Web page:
Many women artists, including some of the best in the Biennale, are represented in the Arsenale and the Italian Pavillion, which hold the curated part of the Biennale, All the World's Futures. An intense collection of small paintings of skulls by Margaret Dumas wraps around a gallery. A video, sculpture, and collages make up a rich configuration by Wangechi Mutu. Ellen Gallagher shows some brilliant new works juxtaposed with one by Australian artist Emily Kame Kngwarreye. Adrian Piper won a Golden Lion for her chalkboard paintings with text here. Sonia Boyce has an intriguing video she made of Astronautalis, a white male rapper, and Elaine Mitchner, a performance artist, performing in the Victoria and Albert Museum. Mika Rottenberg has a poignant and funny video and installation which is like a politicized fairy tale narrative about the pearl industry. Chantal Ackerman has a layered video work that takes one on a journey. Katrina Grosse has created a large painted installation with broken concrete and fabric. Lorna Simpson has some brilliant new works that deviate from her well-known works, using shades of black and grey with an expressionistic hand. Taryn Simon was created an installation of books and pressed botanica titled Paperwork and the Will of Capital.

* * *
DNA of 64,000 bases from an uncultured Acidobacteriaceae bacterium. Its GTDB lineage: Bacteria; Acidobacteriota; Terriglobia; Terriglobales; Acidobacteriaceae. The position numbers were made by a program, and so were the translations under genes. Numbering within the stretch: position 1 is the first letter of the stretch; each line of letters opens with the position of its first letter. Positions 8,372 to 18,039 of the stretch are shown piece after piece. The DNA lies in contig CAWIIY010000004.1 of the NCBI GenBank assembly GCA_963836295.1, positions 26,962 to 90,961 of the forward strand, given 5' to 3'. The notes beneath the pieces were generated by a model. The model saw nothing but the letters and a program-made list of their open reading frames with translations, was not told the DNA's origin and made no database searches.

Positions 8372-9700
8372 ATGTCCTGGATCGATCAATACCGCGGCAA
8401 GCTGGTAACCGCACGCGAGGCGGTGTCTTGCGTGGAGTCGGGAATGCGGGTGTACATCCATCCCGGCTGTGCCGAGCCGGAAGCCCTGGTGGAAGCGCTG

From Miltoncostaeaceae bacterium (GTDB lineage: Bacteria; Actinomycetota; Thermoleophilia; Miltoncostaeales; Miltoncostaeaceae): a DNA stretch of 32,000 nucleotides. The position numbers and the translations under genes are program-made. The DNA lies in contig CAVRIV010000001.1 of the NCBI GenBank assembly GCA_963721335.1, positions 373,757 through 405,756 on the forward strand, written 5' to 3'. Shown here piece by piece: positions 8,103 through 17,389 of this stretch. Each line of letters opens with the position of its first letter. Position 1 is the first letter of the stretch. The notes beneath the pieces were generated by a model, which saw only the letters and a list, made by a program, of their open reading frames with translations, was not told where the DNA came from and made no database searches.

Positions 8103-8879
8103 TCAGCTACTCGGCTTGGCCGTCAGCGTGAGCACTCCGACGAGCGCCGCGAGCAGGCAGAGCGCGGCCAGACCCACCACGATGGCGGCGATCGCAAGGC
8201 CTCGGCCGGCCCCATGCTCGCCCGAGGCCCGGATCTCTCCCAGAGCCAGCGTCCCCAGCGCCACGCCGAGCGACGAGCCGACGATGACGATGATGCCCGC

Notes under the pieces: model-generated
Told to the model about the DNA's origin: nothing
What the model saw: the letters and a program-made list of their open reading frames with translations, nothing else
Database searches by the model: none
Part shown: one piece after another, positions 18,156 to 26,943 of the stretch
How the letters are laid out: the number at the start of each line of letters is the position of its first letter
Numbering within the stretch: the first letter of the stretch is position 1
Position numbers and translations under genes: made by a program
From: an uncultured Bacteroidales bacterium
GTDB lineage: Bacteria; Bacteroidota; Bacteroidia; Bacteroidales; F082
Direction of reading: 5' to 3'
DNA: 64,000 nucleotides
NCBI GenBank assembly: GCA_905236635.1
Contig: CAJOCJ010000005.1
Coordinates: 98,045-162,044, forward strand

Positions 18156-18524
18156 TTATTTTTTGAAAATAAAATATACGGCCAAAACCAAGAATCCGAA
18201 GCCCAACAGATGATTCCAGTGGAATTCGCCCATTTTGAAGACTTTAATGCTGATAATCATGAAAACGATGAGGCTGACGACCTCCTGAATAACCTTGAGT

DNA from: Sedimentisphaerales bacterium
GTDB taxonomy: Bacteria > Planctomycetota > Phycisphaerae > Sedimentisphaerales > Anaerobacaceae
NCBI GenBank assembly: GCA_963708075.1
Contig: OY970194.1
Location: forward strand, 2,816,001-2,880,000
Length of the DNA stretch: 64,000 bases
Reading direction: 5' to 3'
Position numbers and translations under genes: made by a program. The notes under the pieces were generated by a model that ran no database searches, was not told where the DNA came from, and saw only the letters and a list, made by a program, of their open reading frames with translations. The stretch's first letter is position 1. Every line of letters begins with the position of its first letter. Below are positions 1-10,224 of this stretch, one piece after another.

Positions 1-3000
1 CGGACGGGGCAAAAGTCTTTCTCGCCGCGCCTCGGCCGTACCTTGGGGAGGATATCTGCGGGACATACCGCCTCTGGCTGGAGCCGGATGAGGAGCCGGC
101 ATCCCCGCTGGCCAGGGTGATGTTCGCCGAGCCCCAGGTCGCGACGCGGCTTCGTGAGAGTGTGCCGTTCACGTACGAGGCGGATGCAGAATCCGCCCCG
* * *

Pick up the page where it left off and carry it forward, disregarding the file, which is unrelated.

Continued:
Katrina Gross, Untitled Trumpet (2015). Photo: Deanna Sirlin.
Mika Rottenberg, NoNoseKnows, Video Installation (2015). Photo courtesy of the artist.
Ellen Gallagher. Photo: Deanna Sirlin.
Ellen Gallagher and Emily Kame Kngwarreye. Photo: Missi McMorries.
Adrian Piper, Everything #21 (2010-2013). Photo: Deanna Sirlin.